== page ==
#4: A tragic death raises questions about "ragging culture" at SCDF
Also, one-man processions, a case dropped against ROM and parliament chatter
Many of my friends send out their weekly newsletters on Friday, which led me to wonder if I was missing a beat here or something, so I ran a (very unscientific) Twitter poll for three days to ask people when they’d like to receive this newsletter. 47% said they liked Saturday morning, so I’m sticking to my guns!
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RIP Kok Yuen Chin
Another tragic death. Kok Yuen Chin, an NSman with the Singapore Civil Defence Force, was celebrating his impending Operationally Ready Date (more commonly known as ORD, the end of the two years most young male Singaporeans and PRs have to serve) with his squad mates. He was found unconscious at the bottom of the pump well at the fire station; his loved ones said he knew he would be thrown in and was terrified because he couldn’t swim. Former servicemen told CNA that “ragging culture” is very much entrenched at SCDF. Investigations are ongoing—four officers have had their promotions withheld; two regular servicemen arrested on 14 May will be “interdicted from service on half-pay” while the police look into the case. The State Coroner may also call an inquiry, and Law Minister K Shanmugam says there will “almost certainly” be criminal charges.
Aiyah, ai mai?
Trump and Kim are coming to Singapore on 12 June. Or maybe they aren’t. Wah lau eh.
The new public order law takes effect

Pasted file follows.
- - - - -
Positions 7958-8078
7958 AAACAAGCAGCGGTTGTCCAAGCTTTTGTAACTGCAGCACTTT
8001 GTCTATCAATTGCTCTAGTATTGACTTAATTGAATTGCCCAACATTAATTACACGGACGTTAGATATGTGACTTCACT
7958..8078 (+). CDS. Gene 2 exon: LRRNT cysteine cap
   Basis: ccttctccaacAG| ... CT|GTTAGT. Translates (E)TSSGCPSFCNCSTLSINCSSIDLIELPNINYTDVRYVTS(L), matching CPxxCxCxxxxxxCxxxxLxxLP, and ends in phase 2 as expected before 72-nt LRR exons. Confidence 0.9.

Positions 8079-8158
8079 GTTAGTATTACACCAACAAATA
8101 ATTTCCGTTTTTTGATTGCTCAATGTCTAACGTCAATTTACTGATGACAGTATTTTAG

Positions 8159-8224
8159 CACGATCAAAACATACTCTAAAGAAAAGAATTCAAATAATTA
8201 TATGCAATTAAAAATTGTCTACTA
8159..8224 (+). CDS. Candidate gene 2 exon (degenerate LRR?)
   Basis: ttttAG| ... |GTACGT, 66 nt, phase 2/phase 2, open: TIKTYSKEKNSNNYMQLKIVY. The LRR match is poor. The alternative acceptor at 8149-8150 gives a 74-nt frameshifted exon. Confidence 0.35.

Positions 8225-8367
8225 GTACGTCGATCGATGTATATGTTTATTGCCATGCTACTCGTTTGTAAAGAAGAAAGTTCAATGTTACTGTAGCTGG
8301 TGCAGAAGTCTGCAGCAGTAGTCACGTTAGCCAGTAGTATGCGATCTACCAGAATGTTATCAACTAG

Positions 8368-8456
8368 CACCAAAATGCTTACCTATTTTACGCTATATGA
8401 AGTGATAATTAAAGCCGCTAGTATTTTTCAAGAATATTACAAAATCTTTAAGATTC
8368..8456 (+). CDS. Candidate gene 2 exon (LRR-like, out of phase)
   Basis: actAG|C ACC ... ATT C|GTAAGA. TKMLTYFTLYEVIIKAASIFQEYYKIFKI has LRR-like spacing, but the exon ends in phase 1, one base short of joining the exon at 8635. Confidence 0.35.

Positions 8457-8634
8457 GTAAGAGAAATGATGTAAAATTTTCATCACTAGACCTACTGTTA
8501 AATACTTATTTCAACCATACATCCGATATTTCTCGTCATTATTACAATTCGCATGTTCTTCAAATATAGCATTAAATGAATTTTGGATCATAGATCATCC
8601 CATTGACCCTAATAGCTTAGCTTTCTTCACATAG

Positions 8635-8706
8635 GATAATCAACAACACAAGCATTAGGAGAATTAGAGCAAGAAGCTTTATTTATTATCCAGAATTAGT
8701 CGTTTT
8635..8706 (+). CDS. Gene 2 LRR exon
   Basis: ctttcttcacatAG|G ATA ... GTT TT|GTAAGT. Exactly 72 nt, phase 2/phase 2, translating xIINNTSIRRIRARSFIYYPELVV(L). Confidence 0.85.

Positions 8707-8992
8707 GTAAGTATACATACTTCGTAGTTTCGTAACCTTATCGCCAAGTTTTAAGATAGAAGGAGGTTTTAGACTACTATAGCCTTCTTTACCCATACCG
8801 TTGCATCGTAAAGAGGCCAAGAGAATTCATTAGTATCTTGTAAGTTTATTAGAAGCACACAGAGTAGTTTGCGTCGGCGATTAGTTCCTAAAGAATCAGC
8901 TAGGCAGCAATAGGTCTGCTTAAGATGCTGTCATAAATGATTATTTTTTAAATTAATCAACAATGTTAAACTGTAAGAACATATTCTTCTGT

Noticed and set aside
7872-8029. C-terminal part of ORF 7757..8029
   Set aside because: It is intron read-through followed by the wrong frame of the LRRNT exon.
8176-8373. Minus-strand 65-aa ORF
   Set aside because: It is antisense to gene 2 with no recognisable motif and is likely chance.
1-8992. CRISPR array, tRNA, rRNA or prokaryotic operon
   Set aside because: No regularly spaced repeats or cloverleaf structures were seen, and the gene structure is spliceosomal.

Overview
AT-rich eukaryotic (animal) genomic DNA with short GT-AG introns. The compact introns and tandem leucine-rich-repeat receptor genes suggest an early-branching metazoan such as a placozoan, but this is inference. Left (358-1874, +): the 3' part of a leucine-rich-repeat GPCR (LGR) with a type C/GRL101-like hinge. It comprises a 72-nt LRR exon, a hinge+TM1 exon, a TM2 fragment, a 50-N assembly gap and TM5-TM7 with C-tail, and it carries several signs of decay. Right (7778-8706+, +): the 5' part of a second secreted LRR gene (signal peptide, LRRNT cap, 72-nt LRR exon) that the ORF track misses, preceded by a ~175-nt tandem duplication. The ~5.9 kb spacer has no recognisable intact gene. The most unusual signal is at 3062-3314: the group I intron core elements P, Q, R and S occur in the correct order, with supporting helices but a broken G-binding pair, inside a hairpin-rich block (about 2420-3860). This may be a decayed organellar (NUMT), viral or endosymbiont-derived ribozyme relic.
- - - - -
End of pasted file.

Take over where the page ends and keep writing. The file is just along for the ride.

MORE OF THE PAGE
The Public Order and Safety (Special Powers) Act, passed in Parliament in March, took effect on 16 May. I blogged my concerns before it passed. Josephine Teo said that it isn’t meant to target peaceful protests, just incidents that could lead to “large-scale public disorder”. When asked how large it needs to be to be considered “large-scale”, she said, “There is no easy answer. The size of a protest is one of many factors. It depends also where the protest is conducted, how it’s conducted, and the consequences on Singapore whether intended by its organisers or not.” An application for a permit to conduct a one-man silent protest against this Act at Raffles Place late at night, with no signage or posters, was denied because the police said it carried “a risk of causing public disorder, as well as damage to property.”
A one-man procession
Artist/activist Seelan Palay was charged on Friday for participating in a public procession without permit. What was this “procession”? Walking from Hong Lim Park to the National Gallery, then Parliament House, where he stood in silence, by himself, holding a mirror.
The Ministry of Manpower reported that there have been 11 workplace fatalities so far this year—of which six were at construction sites. Three were deaths caused by workers falling due to lapses in safety procedures. Separately, an employer has been charged for allegedly instructing her domestic worker to clean the glass ceiling of her home; the worker had to actually stand on the glass extending over the porch to clean it.
ROM and a voided marriage
In June last year I wrote this story about a couple who had their marriage unilaterally voided by the Registry of Marriages after one partner underwent gender affirming surgery. The couple later applied for a judicial review of ROM’s decision, but have decided to withdraw the case. The Straits Times reported on the withdrawal, but their article presents a misleading picture of what happened. I explain here.
Yeah, we all missed that.
This went under the radar because so much was going on in March: among the amendments to the Criminal Procedure Code that were passed on 19 March is a law that “allows for Singapore law enforcement officers to use very broad powers to access data stored overseas through a computer located in Singapore.”